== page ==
Backporting Enumerator.new { ... } to Ruby 1.8.7

Hello, good people of ruby-talk.

I’m trying to backport my code from Ruby 1.9 to Ruby 1.8.7 so that I can
profile it sanely with ruby-prof or zenprofile (neither of which works
sensibly under Ruby 1.9 as of now). Unfortunately, my code heavily uses
lazy-evaluated, nested Enumerator objects. What is the sanest way to
backport the following example so that it works more-or-less in the same
way under Ruby 1.8.7 as it does under Ruby 1.9?

def multiplier param
Enumerator.new do |yielder|
(1…10).each do |elem|
sleep 1 # simulates a long-running process
yielder.yield param * elem
end
end
end

multiplier(3).each do |e|
puts e
end

I think I need a proxy object that can emulate Ruby 1.9’s Enumerator.new
by taking a block and then being able to evaluate it in the original
calling place’s context (so that the ‘param’ above is available to it
upon subsequent Enumerator#each calls), but my still-limited Ruby-fu
fails to come up with a solution for this.

— Shot

I’m trying to backport my code from Ruby 1.9 to Ruby 1.8.7 so that I can
profile it sanely with ruby-prof or zenprofile (neither of which works
sensibly under Ruby 1.9 as of now).

I heard some rumors ruby-prof would work soon…
http://twitter.com/methodmissing

-r

Roger P.:

I’m trying to backport my code from Ruby 1.9 to Ruby 1.8.7 so that I can
profile it sanely with ruby-prof or zenprofile (neither of which works
sensibly under Ruby 1.9 as of now).

I heard some rumors ruby-prof would work soon…
http://twitter.com/methodmissing

ruby-prof does work in 1.9, there are even two versions that work.
Unfortunately, one of them does not aggregate the results (and
you end up with mutli-megabyte reports and thousands of calls like
Set#hash-1139), while the other, which does aggregate the results,
does this in insane amounts of time (I waited for an hour to get
a minute-long run results aggregated).

ZenProfile, in turn, depends on event_hook, which does not work
in 1.9 and it’s not sure whether it’ll get ported anytime soon:
http://groups.google.com/group/ruby-core-google/browse_thread/thread/afaf0aad1e20d9c0/f09084047cbe04d4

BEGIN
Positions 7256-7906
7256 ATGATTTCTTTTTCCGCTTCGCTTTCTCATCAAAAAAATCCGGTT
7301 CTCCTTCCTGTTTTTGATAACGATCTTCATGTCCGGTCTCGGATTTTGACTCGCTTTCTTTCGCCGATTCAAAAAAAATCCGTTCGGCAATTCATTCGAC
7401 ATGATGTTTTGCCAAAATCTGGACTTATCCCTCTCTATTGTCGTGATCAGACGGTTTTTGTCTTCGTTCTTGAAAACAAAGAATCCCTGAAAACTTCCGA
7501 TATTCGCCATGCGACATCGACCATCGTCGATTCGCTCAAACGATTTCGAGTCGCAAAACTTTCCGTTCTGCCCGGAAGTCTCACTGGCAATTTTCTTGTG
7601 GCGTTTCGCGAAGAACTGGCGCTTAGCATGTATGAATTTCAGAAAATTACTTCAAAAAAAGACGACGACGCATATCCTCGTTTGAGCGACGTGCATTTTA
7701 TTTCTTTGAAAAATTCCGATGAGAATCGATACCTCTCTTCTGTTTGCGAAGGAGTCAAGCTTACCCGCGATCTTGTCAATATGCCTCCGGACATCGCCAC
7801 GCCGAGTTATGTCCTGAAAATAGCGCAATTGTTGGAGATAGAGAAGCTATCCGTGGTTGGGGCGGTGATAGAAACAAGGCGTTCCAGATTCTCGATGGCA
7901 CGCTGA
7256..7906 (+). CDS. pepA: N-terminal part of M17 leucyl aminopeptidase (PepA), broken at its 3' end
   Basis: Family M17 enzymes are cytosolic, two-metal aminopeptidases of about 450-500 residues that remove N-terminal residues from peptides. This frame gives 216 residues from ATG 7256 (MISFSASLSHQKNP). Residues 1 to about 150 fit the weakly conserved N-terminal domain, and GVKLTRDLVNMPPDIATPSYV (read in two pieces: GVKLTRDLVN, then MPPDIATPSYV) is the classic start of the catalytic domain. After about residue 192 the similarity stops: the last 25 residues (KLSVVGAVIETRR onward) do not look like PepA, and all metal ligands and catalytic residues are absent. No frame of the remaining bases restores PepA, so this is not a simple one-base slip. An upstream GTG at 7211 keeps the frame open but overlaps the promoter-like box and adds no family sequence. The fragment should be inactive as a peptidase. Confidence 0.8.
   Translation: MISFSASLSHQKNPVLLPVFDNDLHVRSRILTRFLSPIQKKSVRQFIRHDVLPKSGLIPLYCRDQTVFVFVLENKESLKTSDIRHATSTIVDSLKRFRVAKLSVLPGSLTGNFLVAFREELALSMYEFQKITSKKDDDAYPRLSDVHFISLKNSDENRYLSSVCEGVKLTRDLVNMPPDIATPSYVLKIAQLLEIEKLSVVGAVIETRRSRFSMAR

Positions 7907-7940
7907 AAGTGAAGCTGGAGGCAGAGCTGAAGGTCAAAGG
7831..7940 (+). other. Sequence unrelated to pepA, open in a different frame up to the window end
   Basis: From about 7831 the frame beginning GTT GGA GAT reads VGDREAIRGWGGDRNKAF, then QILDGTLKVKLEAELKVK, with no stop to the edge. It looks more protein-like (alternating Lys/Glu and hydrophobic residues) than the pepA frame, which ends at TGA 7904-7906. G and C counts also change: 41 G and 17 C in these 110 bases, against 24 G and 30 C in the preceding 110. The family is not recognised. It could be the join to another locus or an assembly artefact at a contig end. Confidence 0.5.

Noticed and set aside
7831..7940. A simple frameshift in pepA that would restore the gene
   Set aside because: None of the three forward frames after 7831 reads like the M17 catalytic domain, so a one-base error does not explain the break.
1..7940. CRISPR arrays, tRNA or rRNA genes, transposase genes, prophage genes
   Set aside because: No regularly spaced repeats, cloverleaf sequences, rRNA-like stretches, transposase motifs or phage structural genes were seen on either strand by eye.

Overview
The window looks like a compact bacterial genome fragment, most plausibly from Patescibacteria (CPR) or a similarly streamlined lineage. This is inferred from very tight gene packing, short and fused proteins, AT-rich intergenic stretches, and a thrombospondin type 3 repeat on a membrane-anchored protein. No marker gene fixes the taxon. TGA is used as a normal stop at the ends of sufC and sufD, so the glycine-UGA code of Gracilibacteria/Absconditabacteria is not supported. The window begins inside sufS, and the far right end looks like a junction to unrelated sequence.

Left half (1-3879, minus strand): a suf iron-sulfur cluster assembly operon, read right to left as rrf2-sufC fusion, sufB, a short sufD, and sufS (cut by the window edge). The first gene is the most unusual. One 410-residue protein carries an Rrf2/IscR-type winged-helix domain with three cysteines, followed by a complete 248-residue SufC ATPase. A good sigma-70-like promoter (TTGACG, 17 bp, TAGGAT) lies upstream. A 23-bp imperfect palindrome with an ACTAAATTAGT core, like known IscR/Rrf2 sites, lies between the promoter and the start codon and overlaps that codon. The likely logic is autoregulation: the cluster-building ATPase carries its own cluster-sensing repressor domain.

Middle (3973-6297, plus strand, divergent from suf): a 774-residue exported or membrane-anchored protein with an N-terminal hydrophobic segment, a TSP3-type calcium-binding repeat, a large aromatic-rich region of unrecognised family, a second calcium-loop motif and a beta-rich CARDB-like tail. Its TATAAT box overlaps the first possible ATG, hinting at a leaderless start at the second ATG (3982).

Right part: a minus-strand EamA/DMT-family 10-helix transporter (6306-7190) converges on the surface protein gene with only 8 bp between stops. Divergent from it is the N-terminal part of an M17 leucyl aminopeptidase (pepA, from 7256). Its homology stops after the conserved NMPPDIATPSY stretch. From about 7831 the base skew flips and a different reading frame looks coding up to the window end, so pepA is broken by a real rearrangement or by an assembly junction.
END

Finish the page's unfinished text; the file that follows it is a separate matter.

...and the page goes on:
— Shot

Roger P.:

What is the sanest way to backport the following example so that it
works more-or-less in the same way under Ruby 1.8.7 as it does under
Ruby 1.9?

def multiplier param
Enumerator.new do |yielder|

This might help:

http://talklikeaduck.denhaven2.com/2006/10/15/enumeration-improvement-in-ruby-1-9
http://stackoverflow.com/questions/1436037/how-do-enumerators-work-in-ruby-1-9-1/1481303#1481303
http://anthonylewis.com/2007/11/09/ruby-generators

Hm. I read these and – given that it lacks Fibers – can’t figure
out a way to come up with a simple lazy enumerator in Ruby 1.8. :expressionless:
What am I missing?

— Shot

sensibly under Ruby 1.9 as of now). Unfortunately, my code heavily uses
lazy-evaluated, nested Enumerator objects. What is the sanest way to
backport the following example so that it works more-or-less in the same
way under Ruby 1.8.7 as it does under Ruby 1.9?

looks like there’s a couple ways
one
require ‘backports’

leave the original code as is

or this one

require ‘generator’
def multiplier param
Generator.new do |yielder|
(1…10).each do |elem|
sleep 1 # simulates a long-running process
yielder.yield param * elem
end
end
end

multiplier(3).each do |e|
puts e
end

I’m not sure if that will actually satisfy your desire (nor have I
figured out if enumerables are really “chainable” in 1.8 like they
apparently are in 1.9).
Thanks!
-r

On Oct 3, 2009, at 6:50 AM, Shot (Piotr S.) wrote:

http://talklikeaduck.denhaven2.com/2006/10/15/enumeration-improvement-in-ruby-1-9
http://stackoverflow.com/questions/1436037/how-do-enumerators-work-in-ruby-1-9-1/1481303#1481303
http://anthonylewis.com/2007/11/09/ruby-generators

Hm. I read these and – given that it lacks Fibers – can’t figure
out a way to come up with a simple lazy enumerator in Ruby 1.8. :expressionless:
What am I missing?

#!/usr/bin/env ruby -wKU

require “generator”

fib = Generator.new do |g|
g.yield(n2 = 0)
g.yield(n1 = 1)
loop do
n2, n1 = n1, n2 + n1
g.yield(n1)
end
end

p Array.new(10) { fib.next }